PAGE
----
Life and a dismal last name are the only two things Beyah Grim’s parents ever gave her. After carving her path all on her own, Beyah is well on her way to bigger and better things, thanks to no one but herself.
With only two short months separating her from the future she’s built and the past she desperately wants to leave behind, an unexpected death leaves Beyah with no place to go during the interim. Forced to reach out to her last resort, Beyah has to spend the remainder of her summer on a peninsula in Texas with a father she barely knows. Beyah’s plan is to keep her head down and let the summer slip by seamlessly, but her new neighbor Samson throws a wrench in that plan.
Samson and Beyah have nothing in common on the surface.
She comes from a life of poverty and neglect; he comes from a family of wealth and privilege. But one thing they do have in common is that they’re both drawn to sad things. Which means they’re drawn to each other. With an almost immediate connection too intense for them to continue denying, Beyah and Samson agree to stay in the shallow end of a summer fling. What Beyah doesn’t realize is that a rip current is coming, and it’s about to drag her heart out to sea.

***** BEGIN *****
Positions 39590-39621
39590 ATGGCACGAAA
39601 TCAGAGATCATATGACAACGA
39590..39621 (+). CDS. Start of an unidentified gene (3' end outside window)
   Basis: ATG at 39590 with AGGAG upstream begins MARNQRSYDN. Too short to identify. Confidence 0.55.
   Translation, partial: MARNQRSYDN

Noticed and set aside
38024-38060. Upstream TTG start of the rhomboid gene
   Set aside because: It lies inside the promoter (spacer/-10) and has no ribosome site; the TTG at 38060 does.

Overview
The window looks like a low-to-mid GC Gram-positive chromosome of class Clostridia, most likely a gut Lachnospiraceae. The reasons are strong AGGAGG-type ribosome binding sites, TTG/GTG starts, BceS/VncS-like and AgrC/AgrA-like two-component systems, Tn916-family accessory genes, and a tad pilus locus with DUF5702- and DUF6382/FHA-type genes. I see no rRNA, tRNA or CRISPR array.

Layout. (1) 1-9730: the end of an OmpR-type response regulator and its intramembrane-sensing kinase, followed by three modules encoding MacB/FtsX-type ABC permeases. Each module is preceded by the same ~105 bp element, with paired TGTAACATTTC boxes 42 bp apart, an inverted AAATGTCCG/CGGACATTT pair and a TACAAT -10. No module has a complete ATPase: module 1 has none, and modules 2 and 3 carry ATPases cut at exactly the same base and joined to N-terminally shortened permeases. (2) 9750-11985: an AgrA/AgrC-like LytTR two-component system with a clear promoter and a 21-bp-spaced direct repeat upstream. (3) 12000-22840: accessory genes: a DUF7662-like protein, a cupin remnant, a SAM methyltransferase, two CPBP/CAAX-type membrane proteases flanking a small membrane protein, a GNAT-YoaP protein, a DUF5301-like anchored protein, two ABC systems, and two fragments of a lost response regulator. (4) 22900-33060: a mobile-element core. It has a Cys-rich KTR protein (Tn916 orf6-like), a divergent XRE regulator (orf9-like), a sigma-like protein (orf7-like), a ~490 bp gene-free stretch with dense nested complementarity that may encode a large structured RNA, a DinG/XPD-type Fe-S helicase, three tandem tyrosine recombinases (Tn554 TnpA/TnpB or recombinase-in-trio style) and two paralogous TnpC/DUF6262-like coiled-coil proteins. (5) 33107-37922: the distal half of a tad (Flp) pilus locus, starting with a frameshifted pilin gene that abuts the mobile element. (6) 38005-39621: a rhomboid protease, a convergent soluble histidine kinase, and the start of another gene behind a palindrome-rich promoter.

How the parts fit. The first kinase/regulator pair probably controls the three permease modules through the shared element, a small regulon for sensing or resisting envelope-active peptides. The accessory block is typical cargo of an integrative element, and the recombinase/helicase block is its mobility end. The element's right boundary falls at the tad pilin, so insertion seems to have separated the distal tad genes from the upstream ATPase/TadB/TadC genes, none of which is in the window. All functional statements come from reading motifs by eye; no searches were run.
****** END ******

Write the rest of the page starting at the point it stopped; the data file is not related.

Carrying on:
Heart Bones begins with the horrific sadness of Beyah’s life and how her mother’s death tosses her into the morass of uncertainty and loss. What she does have to hold onto, however, is her college scholarship in August. She just has to get through the summer.
Reconnecting with her absent father takes her to an island off of Houston, Texas, where she plans to hold it together in the meantime. So many empty days to fill. But suddenly there is someone, a young man named Samson, living right next door to her father whose sadness is a thing that draws them together, bonding them in unexpected ways.
Just when they begin to truly connect, even while knowing they will separate by summer’s end, something shocking happens that changes everything.
I loved this story, filled with so much sadness. But their hope and joy sustained them, as they clung to the belief that hearts cannot break because they have no bones.